Please note that the procedure outlined below works with Solaris, FreeBSD, Linux, or any other Unixish oses out there:

Find out file inode

First find out file inode number with any one of the following command:

stat {file-name}


ls -il {file-name}

Use find command to remove file:

Use find command as follows to find and remove a file:

find . -inum [inode-number] -exec rm -i {} \;

When prompted for confirmation, press Y to confirm removal of the file.

Delete or remove files with inode number

Let us try to delete file using inode number.

(a) Create a hard to delete file name:
$ cd /tmp
$ touch "\+Xy \+\8"
$ ls

(b) Try to remove this file with rm command:
$ rm \+Xy \+\8

(c) Remove file by an inode number, but first find out the file inode number:
$ ls -ilOutput:

781956 drwx------  3 viv viv 4096 2006-01-27 15:05 gconfd-viv
781964 drwx------  2 viv viv 4096 2006-01-27 15:05 keyring-pKracm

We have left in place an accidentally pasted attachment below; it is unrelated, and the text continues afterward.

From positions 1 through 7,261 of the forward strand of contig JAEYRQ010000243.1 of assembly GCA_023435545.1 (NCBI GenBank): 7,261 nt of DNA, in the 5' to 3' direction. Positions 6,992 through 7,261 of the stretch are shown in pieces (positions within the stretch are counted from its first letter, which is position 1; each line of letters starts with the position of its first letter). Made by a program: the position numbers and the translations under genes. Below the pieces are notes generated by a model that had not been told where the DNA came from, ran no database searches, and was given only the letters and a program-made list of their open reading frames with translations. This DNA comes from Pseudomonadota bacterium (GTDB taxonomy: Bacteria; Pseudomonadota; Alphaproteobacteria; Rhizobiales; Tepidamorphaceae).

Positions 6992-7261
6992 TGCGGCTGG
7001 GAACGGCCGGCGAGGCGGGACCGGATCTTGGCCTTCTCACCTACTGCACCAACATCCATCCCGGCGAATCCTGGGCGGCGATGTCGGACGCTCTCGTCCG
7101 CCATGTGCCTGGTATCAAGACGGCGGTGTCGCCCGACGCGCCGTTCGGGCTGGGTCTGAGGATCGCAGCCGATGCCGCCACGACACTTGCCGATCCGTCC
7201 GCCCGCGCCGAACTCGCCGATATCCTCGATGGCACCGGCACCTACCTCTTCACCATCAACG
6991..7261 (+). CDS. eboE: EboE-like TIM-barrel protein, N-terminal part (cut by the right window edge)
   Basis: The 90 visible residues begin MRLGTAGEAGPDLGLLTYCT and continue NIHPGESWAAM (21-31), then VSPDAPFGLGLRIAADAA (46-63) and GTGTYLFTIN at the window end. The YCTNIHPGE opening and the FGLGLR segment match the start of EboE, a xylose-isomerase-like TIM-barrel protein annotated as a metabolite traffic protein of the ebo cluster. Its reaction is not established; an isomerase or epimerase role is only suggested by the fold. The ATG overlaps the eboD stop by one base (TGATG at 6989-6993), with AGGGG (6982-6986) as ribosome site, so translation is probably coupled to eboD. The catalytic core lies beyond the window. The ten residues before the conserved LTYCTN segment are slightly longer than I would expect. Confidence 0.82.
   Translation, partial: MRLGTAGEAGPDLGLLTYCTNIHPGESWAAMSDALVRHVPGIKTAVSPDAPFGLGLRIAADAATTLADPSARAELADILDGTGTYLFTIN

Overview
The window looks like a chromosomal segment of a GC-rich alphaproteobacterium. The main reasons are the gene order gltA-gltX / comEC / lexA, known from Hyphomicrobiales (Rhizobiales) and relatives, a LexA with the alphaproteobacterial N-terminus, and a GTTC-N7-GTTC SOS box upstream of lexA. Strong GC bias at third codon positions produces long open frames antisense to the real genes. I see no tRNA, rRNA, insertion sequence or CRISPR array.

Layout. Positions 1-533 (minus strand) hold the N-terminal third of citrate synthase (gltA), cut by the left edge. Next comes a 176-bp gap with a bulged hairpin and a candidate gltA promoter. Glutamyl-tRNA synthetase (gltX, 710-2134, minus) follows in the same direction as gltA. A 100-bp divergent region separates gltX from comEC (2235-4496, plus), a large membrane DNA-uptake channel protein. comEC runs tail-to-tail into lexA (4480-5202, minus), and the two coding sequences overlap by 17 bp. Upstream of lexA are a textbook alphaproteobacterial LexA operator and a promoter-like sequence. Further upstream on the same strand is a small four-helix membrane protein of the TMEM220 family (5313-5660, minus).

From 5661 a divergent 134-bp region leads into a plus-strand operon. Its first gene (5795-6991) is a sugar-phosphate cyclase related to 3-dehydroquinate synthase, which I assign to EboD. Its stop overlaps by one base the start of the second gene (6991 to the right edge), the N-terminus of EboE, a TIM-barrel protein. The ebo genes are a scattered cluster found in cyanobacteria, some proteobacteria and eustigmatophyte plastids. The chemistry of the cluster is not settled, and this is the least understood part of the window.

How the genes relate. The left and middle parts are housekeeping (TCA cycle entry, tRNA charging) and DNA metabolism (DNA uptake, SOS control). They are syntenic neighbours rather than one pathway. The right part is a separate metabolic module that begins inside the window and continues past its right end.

782049 srwxr-xr-x  1 viv viv    0 2006-01-27 15:05 mapping-viv
781939 drwx------  2 viv viv 4096 2006-01-27 15:31 orbit-viv
781922 drwx------  2 viv viv 4096 2006-01-27 15:05 ssh-cnaOtj4013
781882 drwx------  2 viv viv 4096 2006-01-27 15:05 ssh-SsCkUW4013
782263 -rw-r--r--  1 viv viv    0 2006-01-27 15:49 \+Xy \+\8

Note: 782263 is inode number.

(d) Use find command to delete file by inode:
Find and remove file using find command, type the command as follows:
$ find . -inum 782263 -exec rm -i {} \;

Note you can also use add \ character before special character in filename to remove it directly so the command would be:
$ rm "\+Xy \+\8"

If you have file like name like name "2005/12/31" then no UNIX or Linux command can delete this file by name. Only method to delete such file is delete file by an inode number. Linux or UNIX never allows creating filename like 2005/12/31 but if you are using NFS from MAC OS or Windows then it is possible to create a such file.

See also: